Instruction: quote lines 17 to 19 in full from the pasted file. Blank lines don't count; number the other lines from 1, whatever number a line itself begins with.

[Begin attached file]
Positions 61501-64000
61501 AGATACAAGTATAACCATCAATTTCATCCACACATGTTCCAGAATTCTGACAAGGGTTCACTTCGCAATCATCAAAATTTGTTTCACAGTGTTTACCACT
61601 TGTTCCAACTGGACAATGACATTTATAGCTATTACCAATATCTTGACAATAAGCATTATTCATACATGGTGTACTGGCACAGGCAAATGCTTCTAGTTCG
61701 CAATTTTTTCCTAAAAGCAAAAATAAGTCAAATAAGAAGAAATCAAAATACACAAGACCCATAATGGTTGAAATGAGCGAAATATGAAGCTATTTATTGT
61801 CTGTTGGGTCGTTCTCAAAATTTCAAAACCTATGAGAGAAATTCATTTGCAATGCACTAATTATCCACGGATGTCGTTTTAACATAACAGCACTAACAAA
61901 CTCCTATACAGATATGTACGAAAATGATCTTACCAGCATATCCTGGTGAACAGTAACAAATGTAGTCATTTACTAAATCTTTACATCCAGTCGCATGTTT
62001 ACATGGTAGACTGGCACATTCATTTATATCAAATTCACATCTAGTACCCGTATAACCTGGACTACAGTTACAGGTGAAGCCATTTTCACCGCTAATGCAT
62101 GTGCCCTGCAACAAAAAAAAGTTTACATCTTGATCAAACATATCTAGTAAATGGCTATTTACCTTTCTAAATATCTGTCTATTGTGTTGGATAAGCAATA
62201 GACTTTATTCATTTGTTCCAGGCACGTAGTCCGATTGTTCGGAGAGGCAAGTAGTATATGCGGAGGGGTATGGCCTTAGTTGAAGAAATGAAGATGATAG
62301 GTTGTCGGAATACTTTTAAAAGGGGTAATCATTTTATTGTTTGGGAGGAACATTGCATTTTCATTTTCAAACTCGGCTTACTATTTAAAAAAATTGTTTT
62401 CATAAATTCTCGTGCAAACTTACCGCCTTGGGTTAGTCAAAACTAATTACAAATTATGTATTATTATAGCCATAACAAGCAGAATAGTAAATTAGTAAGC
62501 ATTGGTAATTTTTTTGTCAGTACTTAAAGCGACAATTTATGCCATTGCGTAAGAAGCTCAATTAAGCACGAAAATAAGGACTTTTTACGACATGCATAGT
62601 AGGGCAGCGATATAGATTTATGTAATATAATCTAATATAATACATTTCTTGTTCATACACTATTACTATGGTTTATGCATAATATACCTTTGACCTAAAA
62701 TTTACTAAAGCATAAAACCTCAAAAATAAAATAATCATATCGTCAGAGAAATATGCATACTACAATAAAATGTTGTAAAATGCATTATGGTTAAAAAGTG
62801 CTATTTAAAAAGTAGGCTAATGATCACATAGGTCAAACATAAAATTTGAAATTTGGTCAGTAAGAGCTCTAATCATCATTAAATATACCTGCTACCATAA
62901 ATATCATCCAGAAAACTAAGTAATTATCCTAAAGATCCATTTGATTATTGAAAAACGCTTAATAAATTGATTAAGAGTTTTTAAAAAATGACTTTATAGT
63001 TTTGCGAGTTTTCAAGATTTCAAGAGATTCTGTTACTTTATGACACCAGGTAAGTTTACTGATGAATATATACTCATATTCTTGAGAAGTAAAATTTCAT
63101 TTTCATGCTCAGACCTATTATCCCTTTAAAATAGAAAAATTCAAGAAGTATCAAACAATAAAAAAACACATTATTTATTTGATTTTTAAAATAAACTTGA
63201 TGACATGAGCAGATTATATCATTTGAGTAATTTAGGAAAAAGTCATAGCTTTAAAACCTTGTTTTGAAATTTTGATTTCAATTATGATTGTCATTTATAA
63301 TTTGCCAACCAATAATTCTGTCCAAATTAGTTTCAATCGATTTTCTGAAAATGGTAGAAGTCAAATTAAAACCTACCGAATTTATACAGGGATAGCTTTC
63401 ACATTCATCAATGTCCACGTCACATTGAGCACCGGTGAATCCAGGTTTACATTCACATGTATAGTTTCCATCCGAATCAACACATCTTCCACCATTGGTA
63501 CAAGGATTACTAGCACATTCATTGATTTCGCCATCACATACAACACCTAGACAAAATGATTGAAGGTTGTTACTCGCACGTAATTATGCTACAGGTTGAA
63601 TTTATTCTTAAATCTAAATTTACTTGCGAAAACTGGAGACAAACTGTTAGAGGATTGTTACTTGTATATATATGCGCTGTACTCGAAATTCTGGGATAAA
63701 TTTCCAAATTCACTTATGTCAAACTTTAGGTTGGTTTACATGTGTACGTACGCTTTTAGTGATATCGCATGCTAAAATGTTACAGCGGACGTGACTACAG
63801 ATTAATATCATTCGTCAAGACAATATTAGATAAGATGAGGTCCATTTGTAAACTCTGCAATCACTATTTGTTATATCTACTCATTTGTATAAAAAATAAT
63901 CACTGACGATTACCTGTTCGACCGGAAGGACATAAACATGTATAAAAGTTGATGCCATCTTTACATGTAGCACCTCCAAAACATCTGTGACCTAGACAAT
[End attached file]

63001 TTTGCGAGTTTTCAAGATTTCAAGAGATTCTGTTACTTTATGACACCAGGTAAGTTTACTGATGAATATATACTCATATTCTTGAGAAGTAAAATTTCAT
63101 TTTCATGCTCAGACCTATTATCCCTTTAAAATAGAAAAATTCAAGAAGTATCAAACAATAAAAAAACACATTATTTATTTGATTTTTAAAATAAACTTGA
63201 TGACATGAGCAGATTATATCATTTGAGTAATTTAGGAAAAAGTCATAGCTTTAAAACCTTGTTTTGAAATTTTGATTTCAATTATGATTGTCATTTATAA